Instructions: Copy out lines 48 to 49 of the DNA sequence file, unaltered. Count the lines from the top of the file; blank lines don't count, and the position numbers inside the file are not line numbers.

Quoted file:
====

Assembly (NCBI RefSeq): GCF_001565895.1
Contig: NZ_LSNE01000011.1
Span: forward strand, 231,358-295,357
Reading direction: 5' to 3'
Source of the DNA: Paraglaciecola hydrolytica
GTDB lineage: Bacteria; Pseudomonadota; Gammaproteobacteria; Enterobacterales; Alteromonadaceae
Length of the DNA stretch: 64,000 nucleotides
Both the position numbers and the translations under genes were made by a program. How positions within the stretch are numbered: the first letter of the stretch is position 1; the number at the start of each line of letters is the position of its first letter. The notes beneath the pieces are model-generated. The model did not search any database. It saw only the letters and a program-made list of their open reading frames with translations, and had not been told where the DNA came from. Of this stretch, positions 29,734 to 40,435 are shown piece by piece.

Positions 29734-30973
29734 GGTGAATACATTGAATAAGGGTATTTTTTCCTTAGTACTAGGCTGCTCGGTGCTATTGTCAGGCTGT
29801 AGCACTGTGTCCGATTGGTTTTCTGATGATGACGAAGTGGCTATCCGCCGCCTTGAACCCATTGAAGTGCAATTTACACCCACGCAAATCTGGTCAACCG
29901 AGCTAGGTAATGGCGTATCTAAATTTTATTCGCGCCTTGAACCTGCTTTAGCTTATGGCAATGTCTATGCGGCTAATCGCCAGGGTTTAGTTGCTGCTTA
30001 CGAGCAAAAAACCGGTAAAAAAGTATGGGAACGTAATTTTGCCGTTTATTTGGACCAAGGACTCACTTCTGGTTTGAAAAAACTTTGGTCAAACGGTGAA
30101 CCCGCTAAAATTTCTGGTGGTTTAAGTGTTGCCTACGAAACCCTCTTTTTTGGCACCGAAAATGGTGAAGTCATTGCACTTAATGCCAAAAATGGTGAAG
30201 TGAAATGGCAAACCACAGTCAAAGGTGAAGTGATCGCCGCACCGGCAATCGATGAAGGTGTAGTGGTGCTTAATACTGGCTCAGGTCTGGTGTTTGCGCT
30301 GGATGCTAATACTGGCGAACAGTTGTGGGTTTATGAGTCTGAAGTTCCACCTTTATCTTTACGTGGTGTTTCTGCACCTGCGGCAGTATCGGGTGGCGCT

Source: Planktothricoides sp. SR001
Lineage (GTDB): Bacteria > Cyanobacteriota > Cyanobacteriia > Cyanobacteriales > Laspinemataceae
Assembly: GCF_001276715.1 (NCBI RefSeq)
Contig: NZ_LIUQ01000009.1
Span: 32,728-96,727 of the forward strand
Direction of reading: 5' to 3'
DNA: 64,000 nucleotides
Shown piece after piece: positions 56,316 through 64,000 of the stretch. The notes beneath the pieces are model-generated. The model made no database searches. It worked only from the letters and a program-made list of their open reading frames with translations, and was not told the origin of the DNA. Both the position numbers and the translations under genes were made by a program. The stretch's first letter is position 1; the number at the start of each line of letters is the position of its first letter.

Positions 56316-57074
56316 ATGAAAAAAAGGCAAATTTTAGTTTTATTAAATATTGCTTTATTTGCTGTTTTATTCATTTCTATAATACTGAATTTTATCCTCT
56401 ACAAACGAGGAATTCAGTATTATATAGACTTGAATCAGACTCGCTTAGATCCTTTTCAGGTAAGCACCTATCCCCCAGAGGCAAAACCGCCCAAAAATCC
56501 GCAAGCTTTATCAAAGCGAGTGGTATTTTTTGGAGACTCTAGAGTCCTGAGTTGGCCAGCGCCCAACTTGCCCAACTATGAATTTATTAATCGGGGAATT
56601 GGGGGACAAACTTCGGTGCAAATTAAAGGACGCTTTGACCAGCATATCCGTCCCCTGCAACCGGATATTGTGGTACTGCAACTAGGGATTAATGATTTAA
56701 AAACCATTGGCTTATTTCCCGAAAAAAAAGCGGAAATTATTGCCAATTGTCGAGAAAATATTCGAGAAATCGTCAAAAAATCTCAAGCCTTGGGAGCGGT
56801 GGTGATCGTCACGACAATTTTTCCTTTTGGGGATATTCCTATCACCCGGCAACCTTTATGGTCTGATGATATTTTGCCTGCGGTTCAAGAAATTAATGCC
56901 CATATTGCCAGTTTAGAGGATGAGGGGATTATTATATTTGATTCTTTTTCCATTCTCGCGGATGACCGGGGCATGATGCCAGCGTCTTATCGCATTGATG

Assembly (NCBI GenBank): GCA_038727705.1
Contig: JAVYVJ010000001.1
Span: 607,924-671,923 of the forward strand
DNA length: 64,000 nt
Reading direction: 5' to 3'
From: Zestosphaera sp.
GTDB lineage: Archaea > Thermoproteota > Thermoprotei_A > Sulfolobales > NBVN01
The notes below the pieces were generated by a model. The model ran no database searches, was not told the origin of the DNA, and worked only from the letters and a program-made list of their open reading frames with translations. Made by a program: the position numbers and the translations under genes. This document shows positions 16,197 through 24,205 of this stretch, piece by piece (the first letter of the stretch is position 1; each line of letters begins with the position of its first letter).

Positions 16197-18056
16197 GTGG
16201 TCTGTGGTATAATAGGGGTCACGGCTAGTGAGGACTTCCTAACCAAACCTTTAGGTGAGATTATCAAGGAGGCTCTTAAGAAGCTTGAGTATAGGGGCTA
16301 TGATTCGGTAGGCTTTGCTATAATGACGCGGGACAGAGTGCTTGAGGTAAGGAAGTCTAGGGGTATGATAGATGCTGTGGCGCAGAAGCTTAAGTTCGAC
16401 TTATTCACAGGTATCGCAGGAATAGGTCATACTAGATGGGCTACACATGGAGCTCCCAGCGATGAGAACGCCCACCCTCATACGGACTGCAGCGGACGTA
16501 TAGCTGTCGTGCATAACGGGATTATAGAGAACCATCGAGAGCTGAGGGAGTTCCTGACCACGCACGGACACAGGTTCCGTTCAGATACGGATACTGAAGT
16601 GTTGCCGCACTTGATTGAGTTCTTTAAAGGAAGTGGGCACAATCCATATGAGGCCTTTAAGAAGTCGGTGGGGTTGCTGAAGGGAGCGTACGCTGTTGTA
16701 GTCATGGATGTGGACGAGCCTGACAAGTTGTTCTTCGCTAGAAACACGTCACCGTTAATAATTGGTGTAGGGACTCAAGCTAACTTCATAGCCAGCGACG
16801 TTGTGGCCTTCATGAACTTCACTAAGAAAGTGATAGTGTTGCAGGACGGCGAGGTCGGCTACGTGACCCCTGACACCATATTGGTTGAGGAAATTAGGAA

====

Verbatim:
16701 GTCATGGATGTGGACGAGCCTGACAAGTTGTTCTTCGCTAGAAACACGTCACCGTTAATAATTGGTGTAGGGACTCAAGCTAACTTCATAGCCAGCGACG
16801 TTGTGGCCTTCATGAACTTCACTAAGAAAGTGATAGTGTTGCAGGACGGCGAGGTCGGCTACGTGACCCCTGACACCATATTGGTTGAGGAAATTAGGAA